***Congratulations to Jens for being our 10,000th story posted on PEZ!***
Heppner came out of the old East German sports system; he was in their winning world junior TTT squad in 1982 and took second in the Tour of Cuba in 1984 before a change in the political climate enabled him to turn professional for Panasonic in 1991.
He was German national champion in 1994, won a Dauphine stage in 1997, a Tour stage in 1998, the Cologne Classic in 1999 and the Tour of Germany the same year.
He recently took time to talk to PEZ about his career and his NetApp squad, where 24 year-old Czech Leo Konig set tongues wagging last season with second in the Tour of Austria, third in the Tour de l’Ain and fifth in the Tour of Britain.
PEZ: You were world junior TTT champion in 1982 – does that make you feel old?
Jens Heppner: That was my first big win and it was 30 years ago, but I still don’t feel old, the time has passed very quickly.
Heppner early in his career racing for the DDR.
PEZ: As a young rider you were second in the Tour of Cuba – that’s a hard race which the South Americans don’t like to lose, can you tell us about it?
Jens Heppner: Yes, I was very young back then and the people in charge of the national team at the time didn’t want me to participate because I had been ill for a very long time before.
My coach supported me and so I was still able to compete.
We had already been training in Cuba three weeks before that and every day I noticed that I was getting better.
I could also have won my first Cuba tour, but the Cuban spectators were supporting their hero Eduardo Alonso pushed him to the summits.
On the feared mountain Gran Piedra, which has sections of 25%, the spectator support for Alonso was simply too great and too unfair.
I was in the lead 500 m before the finish and there was nothing behind me, but the spectators pushed Alonso past me – it really was organized that way then.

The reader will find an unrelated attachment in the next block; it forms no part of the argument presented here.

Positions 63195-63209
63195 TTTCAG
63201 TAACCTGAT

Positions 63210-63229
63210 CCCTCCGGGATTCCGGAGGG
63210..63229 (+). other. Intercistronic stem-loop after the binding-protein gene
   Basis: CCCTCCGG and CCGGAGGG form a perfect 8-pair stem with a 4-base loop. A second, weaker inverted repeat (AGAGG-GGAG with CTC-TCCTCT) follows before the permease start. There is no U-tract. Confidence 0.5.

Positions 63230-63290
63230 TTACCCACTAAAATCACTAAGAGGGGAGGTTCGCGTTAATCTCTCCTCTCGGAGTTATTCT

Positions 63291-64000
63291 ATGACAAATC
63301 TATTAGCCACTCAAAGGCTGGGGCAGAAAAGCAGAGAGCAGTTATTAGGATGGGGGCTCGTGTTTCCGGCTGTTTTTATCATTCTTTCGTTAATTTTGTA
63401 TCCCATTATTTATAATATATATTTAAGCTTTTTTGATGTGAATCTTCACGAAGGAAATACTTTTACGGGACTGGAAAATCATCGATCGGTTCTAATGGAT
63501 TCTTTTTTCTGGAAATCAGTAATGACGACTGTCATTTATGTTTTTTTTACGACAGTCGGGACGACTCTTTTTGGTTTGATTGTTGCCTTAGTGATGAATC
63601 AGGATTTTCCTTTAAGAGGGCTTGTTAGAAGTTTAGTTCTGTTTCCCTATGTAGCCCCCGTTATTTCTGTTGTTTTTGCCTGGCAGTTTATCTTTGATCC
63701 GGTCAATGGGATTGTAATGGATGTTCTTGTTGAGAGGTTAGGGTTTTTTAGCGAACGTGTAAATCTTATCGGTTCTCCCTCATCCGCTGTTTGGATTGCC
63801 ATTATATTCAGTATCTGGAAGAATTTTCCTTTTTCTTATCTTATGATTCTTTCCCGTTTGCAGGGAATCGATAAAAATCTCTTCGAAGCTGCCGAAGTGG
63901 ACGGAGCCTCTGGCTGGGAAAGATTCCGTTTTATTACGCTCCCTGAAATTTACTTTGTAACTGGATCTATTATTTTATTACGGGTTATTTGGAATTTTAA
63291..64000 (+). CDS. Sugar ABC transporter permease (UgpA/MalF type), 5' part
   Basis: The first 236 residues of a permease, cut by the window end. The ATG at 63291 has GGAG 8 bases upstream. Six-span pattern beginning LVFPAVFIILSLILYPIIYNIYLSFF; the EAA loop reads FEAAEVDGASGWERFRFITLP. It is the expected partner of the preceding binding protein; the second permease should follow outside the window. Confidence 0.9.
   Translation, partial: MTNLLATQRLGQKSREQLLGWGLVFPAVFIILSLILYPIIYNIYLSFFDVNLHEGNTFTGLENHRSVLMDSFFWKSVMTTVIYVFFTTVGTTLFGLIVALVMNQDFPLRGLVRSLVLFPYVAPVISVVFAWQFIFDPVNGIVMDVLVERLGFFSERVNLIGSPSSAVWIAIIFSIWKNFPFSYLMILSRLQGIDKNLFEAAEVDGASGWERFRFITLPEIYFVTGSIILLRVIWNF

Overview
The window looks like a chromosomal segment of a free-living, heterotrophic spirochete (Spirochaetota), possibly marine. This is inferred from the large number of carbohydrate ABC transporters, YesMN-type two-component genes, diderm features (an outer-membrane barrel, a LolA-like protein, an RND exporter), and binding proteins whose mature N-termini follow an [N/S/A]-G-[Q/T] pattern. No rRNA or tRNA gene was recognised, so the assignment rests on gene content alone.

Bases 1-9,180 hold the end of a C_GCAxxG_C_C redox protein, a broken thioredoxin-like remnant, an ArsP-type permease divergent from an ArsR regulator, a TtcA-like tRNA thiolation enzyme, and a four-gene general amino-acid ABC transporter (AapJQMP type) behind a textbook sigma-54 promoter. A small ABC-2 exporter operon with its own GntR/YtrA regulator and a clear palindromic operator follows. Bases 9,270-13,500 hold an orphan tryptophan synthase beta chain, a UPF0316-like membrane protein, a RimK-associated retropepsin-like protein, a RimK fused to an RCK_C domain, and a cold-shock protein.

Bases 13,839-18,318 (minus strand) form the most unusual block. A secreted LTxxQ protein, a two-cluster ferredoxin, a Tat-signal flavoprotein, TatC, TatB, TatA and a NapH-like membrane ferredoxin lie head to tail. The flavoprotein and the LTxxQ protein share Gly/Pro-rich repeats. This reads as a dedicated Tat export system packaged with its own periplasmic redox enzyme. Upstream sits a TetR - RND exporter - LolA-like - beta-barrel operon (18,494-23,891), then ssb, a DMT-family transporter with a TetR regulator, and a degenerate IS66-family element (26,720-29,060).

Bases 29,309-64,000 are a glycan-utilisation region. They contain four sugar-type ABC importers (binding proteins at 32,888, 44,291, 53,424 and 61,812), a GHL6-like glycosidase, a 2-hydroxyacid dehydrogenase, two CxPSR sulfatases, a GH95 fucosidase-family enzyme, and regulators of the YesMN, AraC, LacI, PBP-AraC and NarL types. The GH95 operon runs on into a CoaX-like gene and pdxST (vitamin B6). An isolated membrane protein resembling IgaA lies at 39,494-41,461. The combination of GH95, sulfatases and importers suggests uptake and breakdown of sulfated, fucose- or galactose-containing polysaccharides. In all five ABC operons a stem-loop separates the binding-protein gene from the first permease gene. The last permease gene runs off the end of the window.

But I was young and happy that I had come in second.
Heppner triumphing in a stage of the Tour de France.
PEZ: You raced with Panasonic in ’91 – how did that come about?
Jens Heppner: In 1991, I was with Panasonic Sportlife. In 1990 I came in 4th at the Amateur world championship in Japan and after that decided I wanted to become a professional.
I got myself a manager and drove from Gera in Germany to Amsterdam in my Trabant (max. speed 100km/h) to meet Peter Post (Manager of Panasonic).
Olaf Ludwig had already been there for a year and he also put in a good word for me – I rode together for 10 years in Gera in the same club as Olaf.
Peter Post and I hit it off right away and from then on I was in the business!
PEZ: You were with Telekom for ten years, it must have been hard when they let you go?
Jens Heppner: I actually rode for Telekom for 11 years; that was a great time.
When team manager Godefroot told me after the successful 2002 Giro that I had to leave Telekom because I was too old, it was like a slap in the face.
Even now I can’t understand it, despite being 37 at the time; I still counted among the five top performers on the team.
The ten days in the Maglia Rosa during the 2002 Giro were a highlight of Heppner’s career.
PEZ: What was it like going to Wiesenhof after being with one of the biggest teams in the world?
Jens Heppner: It was a wonderful time; at Telekom, we were really spoiled, everything was luxurious!
At Wiesenhof I was brought back down to earth, which was very important for the rest of my life.
For three years, I had the chance to reintegrate into a normal life and to gradually reduce my training schedule.
There we had fewer races, and they weren’t very difficult.
It was through my friendship with Enrico Poitschke I got the chance to transfer to Wiesenhof – he was the team captain then, and is now the Sport Director at Team NetApp together with me.
Heppner wasn’t a prolific winner, but he got the chance to throw his arms up on more than a few occasions.
PEZ: With Wiesenhof you were at the kind of races you rode as a young rider – Langkawi, Giro del Capo; what was that like?
Jens Heppner: Because of my age, my professional days at Wiesenhof were numbered, but I was able to pass on my training and riding experience to the young athletes, which was great fun.
At the beginning, it wasn’t easy, since the young riders didn’t want to take on any responsibility and always relied on me.
At some point came the initial successes of the youngsters and all at once I was just their domestique.